The American Heart Association recommends adults get 150 minutes or 2.5 hours of moderate-intensity exercise every week. This comes out to just five, 30-minute workouts a week. Yet nearly 80 percent of American adults fall short of this recommendation.
It’s easy to come up with excuses for skipping a workout. Some people say they don’t have time to exercise. Others claim they don’t like working up a sweat. But the truth is no one can afford to be inactive. More people than ever are affected by obesity, diabetes, heart disease and cancer. If you don’t engage in regular exercise, your risk for these health conditions goes up dramatically.
Besides reducing your risk for many chronic health conditions, exercise also:
- Increases blood circulation
- Lowers blood pressure
- Lowers overall cholesterol and increases HDL (good) cholesterol
- Prevents bone loss
- Improves mental health
- Helps manage stress
- Enhances sleep quality
For many people, getting started is the most difficult part. Here are a few tips to work more exercise into your routine:
- Define your goals – Instead of vowing to get more exercise, make your goal specific and defined. For example, aim to hit the gym for 30 minutes, three times a week.
- Do what you love – There’s no point in struggling through workouts you can’t stand. Instead, be intentional about your workouts and find activities you feel passionate about and enjoy doing.
- Stay consistent – Schedule exercise like you would other types of appointments. Also, remember that the most important thing is to get moving. Even if you don’t feel like hitting the gym, you can still work out. Consider taking a walk outside or going to your local yoga studio instead.
- Start your day with movement – Exercising first thing in the morning can help set a positive tone and improve your mental focus for the rest of the day. It can also help you stick with your exercise routine. When you exercise in the morning, you can stay late at work or take your kids to after-school activities, without worrying that you still have to squeeze in workout time.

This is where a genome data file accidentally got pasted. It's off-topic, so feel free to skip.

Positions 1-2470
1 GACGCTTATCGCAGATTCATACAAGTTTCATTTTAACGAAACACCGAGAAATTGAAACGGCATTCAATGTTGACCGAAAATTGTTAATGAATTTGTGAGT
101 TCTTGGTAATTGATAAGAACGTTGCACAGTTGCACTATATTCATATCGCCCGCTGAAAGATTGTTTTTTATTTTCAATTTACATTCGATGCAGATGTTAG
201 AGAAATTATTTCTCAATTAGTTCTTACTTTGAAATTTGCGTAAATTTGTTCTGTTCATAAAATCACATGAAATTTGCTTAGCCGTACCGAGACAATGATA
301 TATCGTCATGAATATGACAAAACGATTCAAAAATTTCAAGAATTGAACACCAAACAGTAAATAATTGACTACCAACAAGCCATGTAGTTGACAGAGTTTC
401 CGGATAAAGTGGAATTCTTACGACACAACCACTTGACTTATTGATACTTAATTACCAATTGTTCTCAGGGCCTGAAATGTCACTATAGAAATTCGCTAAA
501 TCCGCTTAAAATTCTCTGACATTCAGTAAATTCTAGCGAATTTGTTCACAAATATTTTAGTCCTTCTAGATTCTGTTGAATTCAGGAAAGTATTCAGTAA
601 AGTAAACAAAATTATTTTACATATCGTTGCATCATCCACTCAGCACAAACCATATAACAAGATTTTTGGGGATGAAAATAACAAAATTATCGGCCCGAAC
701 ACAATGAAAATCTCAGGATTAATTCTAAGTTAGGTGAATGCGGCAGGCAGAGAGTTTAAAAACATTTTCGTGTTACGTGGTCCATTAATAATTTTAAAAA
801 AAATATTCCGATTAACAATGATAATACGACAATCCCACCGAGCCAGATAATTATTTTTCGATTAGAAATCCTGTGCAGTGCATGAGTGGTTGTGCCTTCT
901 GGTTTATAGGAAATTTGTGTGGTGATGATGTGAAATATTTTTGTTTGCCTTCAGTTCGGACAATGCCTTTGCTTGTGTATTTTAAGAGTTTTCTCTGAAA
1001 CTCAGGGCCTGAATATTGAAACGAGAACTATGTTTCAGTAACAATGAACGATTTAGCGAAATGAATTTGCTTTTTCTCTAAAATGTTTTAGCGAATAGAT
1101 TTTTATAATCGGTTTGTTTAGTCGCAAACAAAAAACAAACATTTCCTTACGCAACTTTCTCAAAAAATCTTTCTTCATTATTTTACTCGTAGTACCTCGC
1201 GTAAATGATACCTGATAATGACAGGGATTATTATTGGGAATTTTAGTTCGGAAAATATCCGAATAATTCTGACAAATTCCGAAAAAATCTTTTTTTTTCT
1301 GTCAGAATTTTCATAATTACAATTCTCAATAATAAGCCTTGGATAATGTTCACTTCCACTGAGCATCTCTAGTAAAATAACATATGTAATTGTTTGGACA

- Find a workout buddy – Knowing you’ve made a commitment to meet someone for a workout makes it harder to skip. Having someone to work out with can also make exercise more fun.
Edward-Elmhurst Health creates an environment that helps people pursue healthy behaviors. Our multi-disciplinary teams, including doctors, physical therapists, nutritionists, health coaches and behavioral health specialists, work together to help patients establish plans that will help them successfully get active and establish an exercise plan they’ll stick with for years to come.
To learn more about the benefits of exercise, visit us online. To make an appointment with a Healthy Driven doctor and learn how to establish an exercise plan, visit us here.
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